How Is a Lung Biopsy Done?


A lung biopsy involves removing lung tissue and examining it using a microscope, according to WebMD. Lung biopsies can be performed through open surgery, with a needle, using a bronchoscope or with a thoracoscope.

In a lung needle biopsy, the doctor inserts computed tomography- or fluoroscopy-guided needle through the chest to take a tissue sample. A fiber-optic bronchoscope, or a small telescope placed in the lung's airways, is used in transbronchial biopsy. A thoracoscopic biopsy consists in inserting an endoscope equipped with other biopsy tools through the chest wall. A small cut is made in the tissue between the ribs in an open surgery biopsy. A hospital stay is usually required for this surgical procedure, according to Johns Hopkins Medicine.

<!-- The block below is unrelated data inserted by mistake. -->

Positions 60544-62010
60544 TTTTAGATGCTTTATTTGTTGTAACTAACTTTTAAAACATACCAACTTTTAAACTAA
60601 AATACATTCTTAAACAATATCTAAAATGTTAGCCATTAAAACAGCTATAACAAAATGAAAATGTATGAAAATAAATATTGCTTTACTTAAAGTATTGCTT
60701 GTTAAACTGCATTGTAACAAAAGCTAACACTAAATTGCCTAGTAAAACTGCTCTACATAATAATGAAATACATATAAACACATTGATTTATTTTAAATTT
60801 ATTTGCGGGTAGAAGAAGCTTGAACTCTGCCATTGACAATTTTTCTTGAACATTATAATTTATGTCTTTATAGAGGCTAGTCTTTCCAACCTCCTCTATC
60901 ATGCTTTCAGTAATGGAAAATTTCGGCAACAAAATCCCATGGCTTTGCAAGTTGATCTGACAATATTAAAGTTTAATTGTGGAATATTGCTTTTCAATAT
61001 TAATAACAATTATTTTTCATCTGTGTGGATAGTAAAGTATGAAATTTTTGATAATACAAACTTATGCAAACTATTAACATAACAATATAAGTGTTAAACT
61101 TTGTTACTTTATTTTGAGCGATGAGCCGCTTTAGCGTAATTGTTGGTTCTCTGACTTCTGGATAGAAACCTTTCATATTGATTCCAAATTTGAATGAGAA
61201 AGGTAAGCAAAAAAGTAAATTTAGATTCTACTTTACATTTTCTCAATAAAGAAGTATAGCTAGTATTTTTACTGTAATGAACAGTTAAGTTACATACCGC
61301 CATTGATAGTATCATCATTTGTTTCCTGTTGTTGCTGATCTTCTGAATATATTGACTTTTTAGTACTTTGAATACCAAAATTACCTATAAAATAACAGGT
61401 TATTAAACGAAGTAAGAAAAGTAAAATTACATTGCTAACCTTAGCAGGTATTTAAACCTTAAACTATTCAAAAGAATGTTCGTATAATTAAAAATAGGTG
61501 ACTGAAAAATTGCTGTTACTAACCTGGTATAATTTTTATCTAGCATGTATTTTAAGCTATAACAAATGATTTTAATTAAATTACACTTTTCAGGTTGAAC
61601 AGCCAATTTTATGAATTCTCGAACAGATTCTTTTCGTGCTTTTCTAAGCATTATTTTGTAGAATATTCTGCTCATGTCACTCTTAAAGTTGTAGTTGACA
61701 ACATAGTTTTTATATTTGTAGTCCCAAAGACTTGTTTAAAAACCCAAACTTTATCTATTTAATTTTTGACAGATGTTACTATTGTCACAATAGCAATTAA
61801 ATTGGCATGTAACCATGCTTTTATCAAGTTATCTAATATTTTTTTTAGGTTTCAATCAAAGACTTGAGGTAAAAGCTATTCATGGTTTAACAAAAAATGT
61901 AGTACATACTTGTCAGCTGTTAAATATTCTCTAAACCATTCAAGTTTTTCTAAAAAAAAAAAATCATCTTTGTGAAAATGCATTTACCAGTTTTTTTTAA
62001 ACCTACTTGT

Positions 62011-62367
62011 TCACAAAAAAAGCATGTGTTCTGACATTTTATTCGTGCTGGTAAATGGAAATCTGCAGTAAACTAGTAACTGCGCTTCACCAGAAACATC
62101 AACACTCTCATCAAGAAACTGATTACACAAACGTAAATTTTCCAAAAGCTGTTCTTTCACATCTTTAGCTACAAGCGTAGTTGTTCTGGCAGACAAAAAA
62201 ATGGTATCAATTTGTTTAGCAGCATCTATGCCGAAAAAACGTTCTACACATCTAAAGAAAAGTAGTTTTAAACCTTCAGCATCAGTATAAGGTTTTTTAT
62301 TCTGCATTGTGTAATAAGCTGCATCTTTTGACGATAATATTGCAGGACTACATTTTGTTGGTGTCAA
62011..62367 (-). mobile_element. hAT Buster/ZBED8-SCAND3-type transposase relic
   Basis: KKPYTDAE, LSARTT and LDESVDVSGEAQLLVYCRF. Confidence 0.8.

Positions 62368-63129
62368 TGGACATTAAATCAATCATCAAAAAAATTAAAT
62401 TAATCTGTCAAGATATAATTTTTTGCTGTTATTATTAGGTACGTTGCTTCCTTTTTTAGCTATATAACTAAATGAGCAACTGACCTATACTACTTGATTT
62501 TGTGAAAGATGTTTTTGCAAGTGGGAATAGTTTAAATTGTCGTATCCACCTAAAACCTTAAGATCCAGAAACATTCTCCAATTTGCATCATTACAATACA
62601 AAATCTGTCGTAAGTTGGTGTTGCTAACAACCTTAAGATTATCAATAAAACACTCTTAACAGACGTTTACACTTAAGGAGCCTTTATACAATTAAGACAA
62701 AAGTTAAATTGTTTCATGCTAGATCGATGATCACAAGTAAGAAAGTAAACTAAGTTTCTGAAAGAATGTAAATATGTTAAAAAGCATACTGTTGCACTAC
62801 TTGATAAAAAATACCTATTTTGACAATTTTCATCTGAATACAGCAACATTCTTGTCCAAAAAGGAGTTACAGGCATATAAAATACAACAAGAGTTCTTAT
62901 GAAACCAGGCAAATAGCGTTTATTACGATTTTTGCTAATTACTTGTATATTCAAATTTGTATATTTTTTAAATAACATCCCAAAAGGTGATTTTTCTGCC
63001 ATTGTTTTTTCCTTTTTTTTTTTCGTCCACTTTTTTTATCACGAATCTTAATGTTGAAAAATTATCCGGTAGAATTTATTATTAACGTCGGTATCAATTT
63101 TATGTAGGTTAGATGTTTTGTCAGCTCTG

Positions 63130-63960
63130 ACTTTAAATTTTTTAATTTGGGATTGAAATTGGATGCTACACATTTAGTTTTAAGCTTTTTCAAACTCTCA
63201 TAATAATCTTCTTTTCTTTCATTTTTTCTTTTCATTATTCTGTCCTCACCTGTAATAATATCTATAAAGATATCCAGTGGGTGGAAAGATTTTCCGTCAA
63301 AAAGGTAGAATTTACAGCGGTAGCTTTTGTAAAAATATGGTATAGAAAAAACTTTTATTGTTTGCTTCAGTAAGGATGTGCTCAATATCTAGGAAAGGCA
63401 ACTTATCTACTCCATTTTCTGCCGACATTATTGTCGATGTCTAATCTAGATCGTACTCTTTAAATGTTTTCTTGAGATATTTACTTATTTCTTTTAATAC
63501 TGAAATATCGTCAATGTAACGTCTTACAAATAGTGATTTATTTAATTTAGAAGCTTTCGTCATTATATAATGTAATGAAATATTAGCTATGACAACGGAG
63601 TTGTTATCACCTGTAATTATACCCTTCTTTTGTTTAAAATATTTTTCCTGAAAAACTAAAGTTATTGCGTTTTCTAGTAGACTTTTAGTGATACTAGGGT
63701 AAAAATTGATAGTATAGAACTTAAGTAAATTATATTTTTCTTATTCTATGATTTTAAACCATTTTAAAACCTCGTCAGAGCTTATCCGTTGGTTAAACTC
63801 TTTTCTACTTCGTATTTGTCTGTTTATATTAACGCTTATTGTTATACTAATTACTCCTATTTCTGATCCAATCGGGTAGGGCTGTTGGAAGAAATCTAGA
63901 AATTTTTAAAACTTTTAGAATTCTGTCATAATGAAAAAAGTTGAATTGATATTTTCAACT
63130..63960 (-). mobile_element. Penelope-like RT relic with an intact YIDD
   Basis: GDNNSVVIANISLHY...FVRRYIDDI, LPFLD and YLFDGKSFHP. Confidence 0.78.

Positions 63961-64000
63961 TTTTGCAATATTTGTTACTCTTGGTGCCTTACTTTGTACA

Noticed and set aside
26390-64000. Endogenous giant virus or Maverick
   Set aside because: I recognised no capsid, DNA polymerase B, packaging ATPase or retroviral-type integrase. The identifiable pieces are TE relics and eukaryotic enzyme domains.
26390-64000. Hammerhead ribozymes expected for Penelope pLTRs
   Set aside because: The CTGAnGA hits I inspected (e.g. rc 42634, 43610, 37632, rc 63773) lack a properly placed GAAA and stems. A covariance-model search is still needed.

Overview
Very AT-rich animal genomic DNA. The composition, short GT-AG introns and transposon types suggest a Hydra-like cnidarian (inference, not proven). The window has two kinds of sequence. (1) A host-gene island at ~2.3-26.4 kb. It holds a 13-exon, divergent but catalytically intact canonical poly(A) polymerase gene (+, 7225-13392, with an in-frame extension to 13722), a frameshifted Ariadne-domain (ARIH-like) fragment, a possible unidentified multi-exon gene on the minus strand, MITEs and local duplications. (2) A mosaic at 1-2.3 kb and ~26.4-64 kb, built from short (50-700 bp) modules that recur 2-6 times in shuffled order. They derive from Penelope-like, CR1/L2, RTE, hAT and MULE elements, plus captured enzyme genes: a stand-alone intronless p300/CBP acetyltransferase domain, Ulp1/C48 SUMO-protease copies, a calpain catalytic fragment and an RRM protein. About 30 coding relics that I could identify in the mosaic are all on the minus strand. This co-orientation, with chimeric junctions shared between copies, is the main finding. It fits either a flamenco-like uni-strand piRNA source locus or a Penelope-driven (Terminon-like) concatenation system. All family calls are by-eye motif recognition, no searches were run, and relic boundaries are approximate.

Lung biopsies are required when a CT scan or chest x-ray reveals an abnormality; to diagnose lung disease or infections; and to determine if a lung abnormality is benign or malignant. Open lung biopsies such as thoracoscopic biopsy or open surgery biopsy present some risks during the procedure, including severe bleeding, blood clots and infections. Complications of needle or transbronchial biopsies include infection and bleeding, according to Johns Hopkins Medicine. After having a bronchoscopic biopsy, patients may experience mild fevers, which typically go away after 24 hours, states WebMD.